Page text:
TRENTON While the proposal appears stalled, state Sen. Stephen Sweeney said delaying a vote on his controversial paid family leave legislation could actually prove beneficial.
"It gives me an opportunity to go back to leadership and the governor's office, and see if I can't negotiate more," said Sweeney, D-3 of West Deptford.
Sweeney began making concessions on the bill with a focus on getting the measure passed by the end of the legislative session.
First, he cut back the number of paid weeks off the proposal would provide workers, from 12 to 10. He then allowed an exemption for small businesses, giving those with 50 or less employees the ability to let workers go after they take the leave.
In recent weeks, legislators began discussing scaling back the number of paid weeks off allowed under the proposal even further, to six.
And as the Jan. 8 deadline for the Legislature to pass proposal neared and opposition to the paid leave plan from the business community mounted, those and additional changes were all on the table.
But that was when Sweeney was up against a clock.
Now, Sweeney, the Senate Majority Leader-elect, says rolling the proposal into the next session may not be such a bad idea. It will provide more time to negotiate provisions in the measure, including the number of weeks allowed off under the bill.
"My goal was to get a paid family leave bill done," Sweeney said. "It's going to get done."
The bill is backed by Gov. Jon S. Corzine.
Legislative leaders, while they have said the measure needs work, have also indicated support for some form of paid family leave.
Assembly Speaker Joseph Roberts Jr. has said it's a not a question of if, but when paid leave will come to New Jersey.
As it stands, the plan would allow workers up to 10 weeks of paid time off to care for a sick family member, a newborn or a newly-adopted child. It would be funded solely by employees through a $1 weekly surcharge, who would then be eligible for two-thirds of their pay a maximum of $502 a week if they took leave.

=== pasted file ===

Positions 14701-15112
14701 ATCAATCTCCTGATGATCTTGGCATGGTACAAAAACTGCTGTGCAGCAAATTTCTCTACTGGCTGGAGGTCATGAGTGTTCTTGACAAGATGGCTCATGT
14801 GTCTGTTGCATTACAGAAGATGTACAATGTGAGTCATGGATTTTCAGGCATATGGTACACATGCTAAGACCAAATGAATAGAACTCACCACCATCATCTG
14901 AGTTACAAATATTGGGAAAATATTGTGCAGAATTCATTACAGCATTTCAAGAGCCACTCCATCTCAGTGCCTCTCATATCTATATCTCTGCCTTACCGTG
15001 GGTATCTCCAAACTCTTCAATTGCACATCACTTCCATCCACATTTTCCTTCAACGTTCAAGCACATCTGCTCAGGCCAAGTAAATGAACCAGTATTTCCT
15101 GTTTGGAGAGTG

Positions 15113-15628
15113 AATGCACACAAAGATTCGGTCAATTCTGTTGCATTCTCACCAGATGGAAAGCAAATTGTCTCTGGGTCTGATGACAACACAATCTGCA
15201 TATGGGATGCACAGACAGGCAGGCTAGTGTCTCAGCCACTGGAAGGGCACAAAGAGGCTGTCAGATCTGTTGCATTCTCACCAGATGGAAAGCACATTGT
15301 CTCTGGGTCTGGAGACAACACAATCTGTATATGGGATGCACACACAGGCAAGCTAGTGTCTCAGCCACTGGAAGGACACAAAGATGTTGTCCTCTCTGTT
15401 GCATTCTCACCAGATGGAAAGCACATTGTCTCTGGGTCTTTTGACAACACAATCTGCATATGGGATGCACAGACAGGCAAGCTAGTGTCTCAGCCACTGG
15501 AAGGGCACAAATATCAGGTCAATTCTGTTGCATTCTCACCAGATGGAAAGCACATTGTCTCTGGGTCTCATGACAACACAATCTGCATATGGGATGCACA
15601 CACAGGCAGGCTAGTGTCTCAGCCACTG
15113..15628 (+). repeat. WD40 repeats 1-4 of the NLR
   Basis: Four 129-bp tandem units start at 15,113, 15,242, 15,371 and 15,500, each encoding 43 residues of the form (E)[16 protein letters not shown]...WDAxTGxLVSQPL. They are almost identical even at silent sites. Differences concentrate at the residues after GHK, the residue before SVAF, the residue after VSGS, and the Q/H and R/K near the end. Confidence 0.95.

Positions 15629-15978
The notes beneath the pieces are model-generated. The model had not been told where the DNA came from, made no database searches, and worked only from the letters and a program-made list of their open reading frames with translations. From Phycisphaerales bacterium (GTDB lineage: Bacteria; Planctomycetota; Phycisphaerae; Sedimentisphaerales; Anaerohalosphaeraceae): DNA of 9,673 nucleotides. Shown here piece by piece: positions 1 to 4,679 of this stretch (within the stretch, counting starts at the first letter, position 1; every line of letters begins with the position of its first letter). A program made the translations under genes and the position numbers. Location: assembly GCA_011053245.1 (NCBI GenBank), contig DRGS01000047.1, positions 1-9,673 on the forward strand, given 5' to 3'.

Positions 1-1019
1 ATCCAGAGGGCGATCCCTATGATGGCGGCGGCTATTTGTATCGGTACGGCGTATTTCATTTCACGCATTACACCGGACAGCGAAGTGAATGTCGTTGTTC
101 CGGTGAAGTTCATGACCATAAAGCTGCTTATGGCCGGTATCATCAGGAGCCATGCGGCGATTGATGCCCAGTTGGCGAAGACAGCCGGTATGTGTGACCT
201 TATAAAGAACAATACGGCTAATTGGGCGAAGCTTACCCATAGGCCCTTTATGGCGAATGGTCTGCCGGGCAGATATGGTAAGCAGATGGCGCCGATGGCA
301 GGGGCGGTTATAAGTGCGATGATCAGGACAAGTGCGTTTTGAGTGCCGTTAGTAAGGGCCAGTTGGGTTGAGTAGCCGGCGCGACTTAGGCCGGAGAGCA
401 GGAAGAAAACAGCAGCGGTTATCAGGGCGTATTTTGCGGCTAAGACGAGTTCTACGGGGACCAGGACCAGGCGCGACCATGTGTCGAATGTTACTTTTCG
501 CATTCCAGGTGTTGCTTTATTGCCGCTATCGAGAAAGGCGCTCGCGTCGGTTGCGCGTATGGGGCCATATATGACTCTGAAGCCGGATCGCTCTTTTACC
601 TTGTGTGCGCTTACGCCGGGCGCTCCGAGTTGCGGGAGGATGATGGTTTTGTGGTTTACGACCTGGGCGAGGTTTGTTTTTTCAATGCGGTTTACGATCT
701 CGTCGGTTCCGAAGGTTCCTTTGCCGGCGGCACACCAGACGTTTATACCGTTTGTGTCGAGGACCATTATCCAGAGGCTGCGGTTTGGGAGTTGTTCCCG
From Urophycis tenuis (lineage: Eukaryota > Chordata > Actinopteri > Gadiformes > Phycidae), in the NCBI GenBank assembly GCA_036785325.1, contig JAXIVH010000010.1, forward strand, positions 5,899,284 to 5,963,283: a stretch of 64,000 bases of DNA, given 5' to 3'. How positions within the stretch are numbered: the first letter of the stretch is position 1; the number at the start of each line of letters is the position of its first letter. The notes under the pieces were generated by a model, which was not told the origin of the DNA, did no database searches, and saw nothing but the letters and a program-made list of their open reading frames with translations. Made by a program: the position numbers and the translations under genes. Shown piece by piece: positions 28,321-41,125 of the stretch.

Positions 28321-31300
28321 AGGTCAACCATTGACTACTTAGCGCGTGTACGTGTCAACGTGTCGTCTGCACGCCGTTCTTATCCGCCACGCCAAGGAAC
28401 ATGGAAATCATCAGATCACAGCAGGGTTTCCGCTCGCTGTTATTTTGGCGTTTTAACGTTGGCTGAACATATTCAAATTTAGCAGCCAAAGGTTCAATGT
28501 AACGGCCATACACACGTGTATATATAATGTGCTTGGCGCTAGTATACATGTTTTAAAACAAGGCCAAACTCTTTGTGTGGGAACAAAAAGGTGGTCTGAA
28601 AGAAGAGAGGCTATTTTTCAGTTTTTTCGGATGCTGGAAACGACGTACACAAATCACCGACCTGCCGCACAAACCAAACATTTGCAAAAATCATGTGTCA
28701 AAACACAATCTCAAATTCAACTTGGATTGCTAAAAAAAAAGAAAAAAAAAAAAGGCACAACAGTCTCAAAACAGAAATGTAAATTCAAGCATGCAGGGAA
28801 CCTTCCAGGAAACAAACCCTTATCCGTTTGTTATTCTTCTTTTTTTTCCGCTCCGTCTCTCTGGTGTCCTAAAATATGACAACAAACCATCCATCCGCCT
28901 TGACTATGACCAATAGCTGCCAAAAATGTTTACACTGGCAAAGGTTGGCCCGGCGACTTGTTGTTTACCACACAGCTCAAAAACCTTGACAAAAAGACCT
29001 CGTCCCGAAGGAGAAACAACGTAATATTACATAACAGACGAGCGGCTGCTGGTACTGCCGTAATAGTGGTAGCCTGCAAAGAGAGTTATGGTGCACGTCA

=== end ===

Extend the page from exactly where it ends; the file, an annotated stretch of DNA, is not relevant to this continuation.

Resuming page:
Passage of the measure would make New Jersey the third state to approve paid time off for workers.
California currently allows six weeks of paid leave; Washington state passed a bill to allow five weeks off paid but has yet to implement the program.
The federal government offers unpaid leave under the Family and Medical Leave Act (FMLA) to employees of businesses with at least 50 workers.
In New Jersey, opposition from the business community has hampered the bill's passage.
New Jersey Business and Industry Association President Phil Kirshner holds that the measure would impede businesses' ability to thrive in a state with an already tough business climate.
"Pennsylvania and New York are salivating that New Jersey passes this mandate that (they) don't have," Kirshner said.
Others have said it would open the door to abuse by employees and harm businesses forced to replace employees on leave with higher-paid temporary workers.
But Kirshner conceded: "This is an issue that we all know is not going to go away."
Sweeney said that he hopes to have the measure passed in both houses before legislators break for next year's budget recess on March 13.
"I feel really good about where we're at," Sweeney said. "I think that in the early parts of next year, you're going to see the governor sign a paid family leave bill."
Copyright 2007 Today's Sunbeam / NJ.com